Tuesday, October 2, 2012

Currency Wars - RBA lowers cash rate by 0.25%

It seems Australia has made another move in the Currency War by again lowering the official cash rate by 0.25%. The reasons stated in the article below for the move are valid but I am sure downward pressure on the AUD:USD exchange rate was also in the minds of the Mandarins of Martin Place.

The immediate impact of the cut was to raise precious metal prices (in AUD) and lower the AUD:USD exchange rate.

Chart from xe.com

Chart from goldprice.org

From The Sydney Morning Herald
The Reserve Bank has cut official interest rates to their lowest in three years in response to a worsening outlook for the global economy and signs of a weakening local labour market.

The RBA cut the cash rate by 0.25 percentage points to 3.25 per cent in a move that will be welcomed by borrowers.

Global growth risks

The RBA flagged weaker global growth and a high exchange rate as the reason for cutting rates.

"The outlook for growth in the world economy has softened over recent months, with estimates for global GDP being edged down, and risks to the outlook still seen to be on the downside," governor Glenn Stevens said in his accompanying statement. "Economic activity in Europe is contracting, while growth in the United States remains modest."

"Growth in China has also slowed, and uncertainty about near-term prospects is greater than it was some months ago.

"Key commodity prices for Australia remain significantly lower than earlier in the year, even though some have regained some ground in recent weeks."

Ross Perot - The US is headed for disaster

Ross Perot is not a "doom and gloom merchant" as stated in this report, he was just a truthful visionary. He predicted that offshoring to Asia and the North American Free Trade Agreement would gut the US economy and lead to persistently high unemployment.

Ron Paul - Gold is Good Money

By Ron Paul

Original source

Last year the Chairman of the Federal Reserve told me that gold is not money, a position which central banks, governments, and mainstream economists have claimed is the consensus for decades. But lately there have been some high-profile defections from that consensus. As Forbes recently reported, the president of the Bundesbank (Germany's central bank) and two highly-respected analysts at Deutsche Bank have praised gold as good money.

Why is gold good money? Because it possesses all the monetary properties that the market demands: it is divisible, portable, recognizable and, most importantly, scarce - making it a stable store of value. It is all things the market needs good money to be and has been recognized as such throughout history. Gold rose to nearly $1800 an ounce after the Fed's most recent round of quantitative easing because the people know that gold is money when fiat money fails.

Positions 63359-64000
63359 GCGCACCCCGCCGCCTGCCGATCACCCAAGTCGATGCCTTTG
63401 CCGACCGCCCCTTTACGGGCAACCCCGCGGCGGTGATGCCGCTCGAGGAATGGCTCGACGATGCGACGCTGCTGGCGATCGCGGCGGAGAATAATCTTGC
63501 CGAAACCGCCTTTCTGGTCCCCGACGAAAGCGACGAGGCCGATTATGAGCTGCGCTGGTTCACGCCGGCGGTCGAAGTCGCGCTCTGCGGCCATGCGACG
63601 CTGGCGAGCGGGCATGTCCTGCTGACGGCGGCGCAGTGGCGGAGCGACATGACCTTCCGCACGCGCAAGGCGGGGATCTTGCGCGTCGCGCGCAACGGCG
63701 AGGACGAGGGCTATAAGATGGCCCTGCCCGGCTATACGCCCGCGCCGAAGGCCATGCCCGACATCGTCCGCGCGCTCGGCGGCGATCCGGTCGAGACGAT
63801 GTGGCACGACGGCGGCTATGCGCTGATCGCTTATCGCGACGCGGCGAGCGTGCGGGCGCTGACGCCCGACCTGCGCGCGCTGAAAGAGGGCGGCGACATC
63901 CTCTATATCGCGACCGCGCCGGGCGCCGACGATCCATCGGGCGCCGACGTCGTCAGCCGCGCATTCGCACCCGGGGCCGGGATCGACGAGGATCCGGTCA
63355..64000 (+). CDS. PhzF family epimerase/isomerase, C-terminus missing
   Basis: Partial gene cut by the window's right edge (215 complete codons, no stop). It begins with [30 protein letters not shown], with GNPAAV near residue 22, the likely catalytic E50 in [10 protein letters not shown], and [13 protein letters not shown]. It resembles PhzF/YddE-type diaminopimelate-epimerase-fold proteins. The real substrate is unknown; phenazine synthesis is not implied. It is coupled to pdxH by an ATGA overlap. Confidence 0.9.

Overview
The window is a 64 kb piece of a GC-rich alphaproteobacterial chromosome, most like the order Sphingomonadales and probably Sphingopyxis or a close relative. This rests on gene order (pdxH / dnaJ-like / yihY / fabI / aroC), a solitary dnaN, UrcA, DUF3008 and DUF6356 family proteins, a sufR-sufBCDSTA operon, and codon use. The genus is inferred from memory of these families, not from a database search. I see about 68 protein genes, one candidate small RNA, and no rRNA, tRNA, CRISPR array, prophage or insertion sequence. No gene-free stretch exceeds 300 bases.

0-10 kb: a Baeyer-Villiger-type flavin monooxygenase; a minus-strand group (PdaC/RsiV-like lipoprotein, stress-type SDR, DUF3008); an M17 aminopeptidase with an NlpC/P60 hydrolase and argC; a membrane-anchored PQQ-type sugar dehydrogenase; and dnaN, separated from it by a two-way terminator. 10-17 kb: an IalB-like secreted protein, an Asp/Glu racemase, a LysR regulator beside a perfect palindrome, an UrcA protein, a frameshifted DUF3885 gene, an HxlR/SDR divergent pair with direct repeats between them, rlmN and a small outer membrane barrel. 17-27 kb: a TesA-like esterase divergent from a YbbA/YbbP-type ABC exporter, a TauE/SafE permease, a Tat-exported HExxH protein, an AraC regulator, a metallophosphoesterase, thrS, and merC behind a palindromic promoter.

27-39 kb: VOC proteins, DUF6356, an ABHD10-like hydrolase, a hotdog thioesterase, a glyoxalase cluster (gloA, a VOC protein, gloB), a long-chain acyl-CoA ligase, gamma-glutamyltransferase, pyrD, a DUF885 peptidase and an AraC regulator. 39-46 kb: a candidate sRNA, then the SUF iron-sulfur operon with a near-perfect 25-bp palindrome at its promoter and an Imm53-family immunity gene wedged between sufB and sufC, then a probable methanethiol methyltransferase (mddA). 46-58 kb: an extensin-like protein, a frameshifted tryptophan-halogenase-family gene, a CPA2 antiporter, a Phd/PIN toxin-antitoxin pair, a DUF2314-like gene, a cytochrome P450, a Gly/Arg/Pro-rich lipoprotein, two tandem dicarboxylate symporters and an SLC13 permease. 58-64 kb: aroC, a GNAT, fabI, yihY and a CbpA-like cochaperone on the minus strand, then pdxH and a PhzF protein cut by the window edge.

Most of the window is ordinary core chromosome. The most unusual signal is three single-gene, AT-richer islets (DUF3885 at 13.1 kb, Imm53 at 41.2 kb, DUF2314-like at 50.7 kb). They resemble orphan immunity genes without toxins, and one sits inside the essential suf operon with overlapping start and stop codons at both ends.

Central bankers recognize this too, even if they officially deny it. Some analysts have speculated that the International Monetary Fund's real clout is due to its large holdings of gold. And central banks around the world have increased their gold holdings over the last year, especially in emerging market economies trying to protect themselves from the collapse of Western fiat currencies.

Fiat money is not good money because it can be issued without limit and therefore cannot act as a stable store of value. A fiat monetary system gives complete discretion to those who run the printing press, allowing governments to spend money without having to suffer the political consequences of raising taxes. Fiat money benefits those who create it and receive it first, enriching government and its cronies. And the negative effects of fiat money are disguised so that people do not realize that money the Fed creates today is the reason for the busts, rising prices and unemployment, and diminished standard of living tomorrow.

This is why it is so important to allow people the freedom to choose stable money. Earlier this Congress I introduced the Free Competition in Currency Act (H.R. 1098) to permit people to use gold as money again. By eliminating taxes on gold and other precious metals and repealing legal tender laws, people are given the option between using good money or fiat money. If the government persists in debasing the dollar – as money monopolists have always done – then the people would be able to protect themselves by using alternatives such as gold that are both sound and stable.

As the fiat money pyramid crumbles, gold retains its luster. Rather than being the barbarous relic Keynesians have tried to lead us to believe it is, gold is, as the Bundesbank president put it, "a timeless classic." The defamation of gold wrought by central banks and governments is because gold exposes the devaluation of fiat currencies and the flawed policies of government. Governments hate gold because the people cannot be fooled by it.

More Pet Rocks

This time Feldspar with approx 1g/tonne of Gold. Sample from Central West New South Wales, Australia.

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